When you’re at a place of feeling stuck and not knowing what to do, when you receive hard feedback, that you know to be true, begin by asking yourself:

What’s Changed?

Take time to reflect on the self-feedback that comes to you through the answer. From this you will learn the courageous step you need to take to effect the changes you need to make.

This story has been adapted from The School of WorkLife book How To Build Your True Personal Brand Identity. I developed it further into The Case of You’re Not Generic … So Why Act That Way? … for The Learn Through Reading Series of Case Studies. 

Today’s featured book is: How To Think Like A Graphic Designer by Debbie Millman

WorkLife Book Wisdom Stories:

The intention of the stories I share is to inspire you through people’s stories of their WorkLife experiences. Through these stories, you will learn about people’s dreams and ambitions, along with the challenges, obstacles, failures and successes they encountered along the road of their WorkLife journey. And how they used the power of book wisdom to help them find the inspiration and guidance to navigate their path to live their WorkLife with passion, purpose and pride.

My hope is that these book wisdom stories will help you throughout the chapters of your WorkLife Story.

I believe stories are a powerful mechanism for teaching, a powerful medium to learn through, and a powerful way to communicate who you are and what you stand for.

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POSTSCRIPT

This story was originally published on 27/4/21. I needed to republish it to add updates and also to tell you 

… The Continuing Story …

The pandemic brought about a change in my WorkLife from delivering in-person individual coaching sessions and group workshops to creating resources to help people self direct their WorkLife learning.

In the last three years, I’ve published 30 books and over 200 stories.

Each book and each story is based on real life struggles and successes that people have encountered in their WorkLife. They also detail the exercises that helped navigate through these situations, which are set as assignments for readers to adapt to their WorkLife situations and learning needs.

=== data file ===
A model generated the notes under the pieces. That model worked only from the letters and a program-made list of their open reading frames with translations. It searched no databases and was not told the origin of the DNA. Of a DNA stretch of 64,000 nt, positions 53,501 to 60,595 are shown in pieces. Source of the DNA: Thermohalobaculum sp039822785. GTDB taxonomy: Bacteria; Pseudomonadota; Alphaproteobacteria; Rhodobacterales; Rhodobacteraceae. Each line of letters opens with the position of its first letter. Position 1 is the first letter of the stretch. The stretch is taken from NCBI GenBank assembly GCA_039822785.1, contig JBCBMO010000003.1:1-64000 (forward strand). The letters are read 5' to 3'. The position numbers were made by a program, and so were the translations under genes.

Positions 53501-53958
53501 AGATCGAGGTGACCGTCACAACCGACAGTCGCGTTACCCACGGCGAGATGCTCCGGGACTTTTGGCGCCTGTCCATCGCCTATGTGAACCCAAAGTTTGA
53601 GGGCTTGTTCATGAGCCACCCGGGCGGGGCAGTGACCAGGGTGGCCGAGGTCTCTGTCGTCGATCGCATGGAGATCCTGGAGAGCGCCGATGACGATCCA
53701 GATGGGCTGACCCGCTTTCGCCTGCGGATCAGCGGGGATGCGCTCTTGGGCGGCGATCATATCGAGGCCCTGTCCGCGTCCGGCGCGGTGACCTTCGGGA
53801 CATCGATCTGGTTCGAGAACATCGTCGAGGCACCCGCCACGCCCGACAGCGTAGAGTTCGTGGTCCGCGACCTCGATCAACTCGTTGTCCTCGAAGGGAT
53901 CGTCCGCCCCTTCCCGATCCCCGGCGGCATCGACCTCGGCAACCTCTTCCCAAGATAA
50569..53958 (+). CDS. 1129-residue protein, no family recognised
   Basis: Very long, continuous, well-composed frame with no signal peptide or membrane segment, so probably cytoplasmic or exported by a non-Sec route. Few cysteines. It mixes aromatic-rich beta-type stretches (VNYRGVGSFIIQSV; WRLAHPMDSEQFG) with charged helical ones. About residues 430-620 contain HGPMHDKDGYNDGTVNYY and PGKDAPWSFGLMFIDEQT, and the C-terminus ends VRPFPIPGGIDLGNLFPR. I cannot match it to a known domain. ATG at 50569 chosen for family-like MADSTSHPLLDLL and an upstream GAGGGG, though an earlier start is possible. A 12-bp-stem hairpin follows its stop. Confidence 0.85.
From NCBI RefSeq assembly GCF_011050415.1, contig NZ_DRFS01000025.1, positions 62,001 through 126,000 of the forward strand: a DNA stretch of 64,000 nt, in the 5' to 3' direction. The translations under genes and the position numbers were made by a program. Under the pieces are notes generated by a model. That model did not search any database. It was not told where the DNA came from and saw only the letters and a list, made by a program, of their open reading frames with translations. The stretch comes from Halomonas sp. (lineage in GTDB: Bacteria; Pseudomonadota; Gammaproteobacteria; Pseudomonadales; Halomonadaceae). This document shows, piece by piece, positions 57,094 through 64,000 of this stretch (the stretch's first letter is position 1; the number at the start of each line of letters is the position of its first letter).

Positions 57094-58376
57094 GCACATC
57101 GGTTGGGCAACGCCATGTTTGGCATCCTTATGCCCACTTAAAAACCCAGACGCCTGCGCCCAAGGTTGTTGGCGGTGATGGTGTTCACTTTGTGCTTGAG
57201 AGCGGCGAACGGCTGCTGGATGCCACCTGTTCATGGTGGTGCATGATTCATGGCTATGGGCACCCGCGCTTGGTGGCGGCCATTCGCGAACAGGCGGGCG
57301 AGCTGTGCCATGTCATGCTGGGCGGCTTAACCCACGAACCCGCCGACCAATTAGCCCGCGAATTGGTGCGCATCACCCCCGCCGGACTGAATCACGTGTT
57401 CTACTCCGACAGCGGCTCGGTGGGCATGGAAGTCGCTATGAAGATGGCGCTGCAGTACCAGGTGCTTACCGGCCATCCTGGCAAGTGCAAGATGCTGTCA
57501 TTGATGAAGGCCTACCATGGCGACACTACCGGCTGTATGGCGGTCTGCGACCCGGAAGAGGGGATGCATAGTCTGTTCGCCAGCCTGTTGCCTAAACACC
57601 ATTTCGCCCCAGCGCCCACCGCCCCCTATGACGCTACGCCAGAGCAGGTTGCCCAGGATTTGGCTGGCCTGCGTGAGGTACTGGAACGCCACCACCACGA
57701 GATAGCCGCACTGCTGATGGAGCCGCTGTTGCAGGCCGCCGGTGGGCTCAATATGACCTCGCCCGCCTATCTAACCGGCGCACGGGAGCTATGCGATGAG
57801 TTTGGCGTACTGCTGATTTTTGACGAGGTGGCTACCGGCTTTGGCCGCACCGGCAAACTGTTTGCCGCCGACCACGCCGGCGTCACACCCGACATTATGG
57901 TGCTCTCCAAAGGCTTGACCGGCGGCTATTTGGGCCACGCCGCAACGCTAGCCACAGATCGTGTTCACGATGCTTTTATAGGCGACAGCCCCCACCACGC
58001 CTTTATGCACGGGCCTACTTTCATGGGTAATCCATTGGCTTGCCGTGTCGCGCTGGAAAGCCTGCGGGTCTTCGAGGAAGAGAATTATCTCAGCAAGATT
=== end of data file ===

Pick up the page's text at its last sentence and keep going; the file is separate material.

I believe stories are a powerful mechanism for teaching, a powerful medium to learn through, and a powerful way to communicate who you are and what you stand for.

My inspiration for creating my work comes from a lifelong passion for learning. My work has taught me that the one thing in life that can never be taken away from you is your learning.

School of WorkLife Guiding Statement: To create resources that are helpful, insightful and inspiring in helping people to pursue their WorkLives with greater clarity, purpose, passion and pride by creating continuous WorkLife learning programmes and resources that are accessible to everyone.

The resources I create will help you take ownership of self directing your learning in your own space and in your own time.

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 School of WorkLife helps you self-direct your WorkLife learning through resources that have been created to help you to take ownership of your learning in your own space and in your own time.

What is Self Directed Learning? 

Self-Directed Learning is when an individual is motivated to take the initiative and responsibility on decisions related to their own learning. It is a series of independent actions and judgements free from external control and constraint.

Resources to Help You Self-Direct Your Learning 

You may find the books below from The School of WorkLife Book Series helpful in meeting your learning needs as a self directed learner. Tap the book title to see a preview of what’s inside each book.

How To Live True To Who You Really Are 

How To Get To Self-Realisation and Self-Acceptance 

How To Overcome Self-Doubt Through Self-Appreciation

Tap The School of WorkLife Book Series to view the complete collection of books. From here, you can tap on each individual title to see a preview of what’s inside each book.

Carmel O’ Reilly is a learning practitioner and writer. She creates resources to help people self-direct their WorkLife learning
Carmel O’ Reilly is a learning practitioner and writer. She creates resources to help people self-direct their WorkLife learning

Founder of School of WorkLife, Carmel O’ Reilly is a learning practitioner and writer. She creates resources to help people self-direct their WorkLife learning.  These include a Collection of Books which originated from her first book, Your WorkLife Your Way and a  Learn Through Reading Series of Case Studies.  which originated from her latest book WorkLife Book Club. 

That’s the power of writing (and reading, which is an integral part of the craft for writers). It helps you find, develop and tell the right story at the right time in all WorkLife situations – in day-to-day communication: WorkLife and feedback conversations, presentations, talks, and negotiations, at interviews, and when socialising and networking in building and maintaining good relationships. The practice of writing helps you to tell the stories that express who you are in an interesting and engaging way.

Published by Carmel O' Reilly

Carmel O’ Reilly: WorkLife Learning Practitioner & Writer Author of WorkLife Book Club, Your WorkLife Your Way and The School of WorkLife book series. Created to help you manage your WorkLife Learning. Blogger & Podcaster: Telling people’s powerful stories about WorkLife challenges & successes Founder of www.schoolofworklife.com My guiding statement is to help people pursue their WorkLives with greater clarity, passion, purpose and pride by creating continuous WorkLife learning programmes that are accessible to everyone.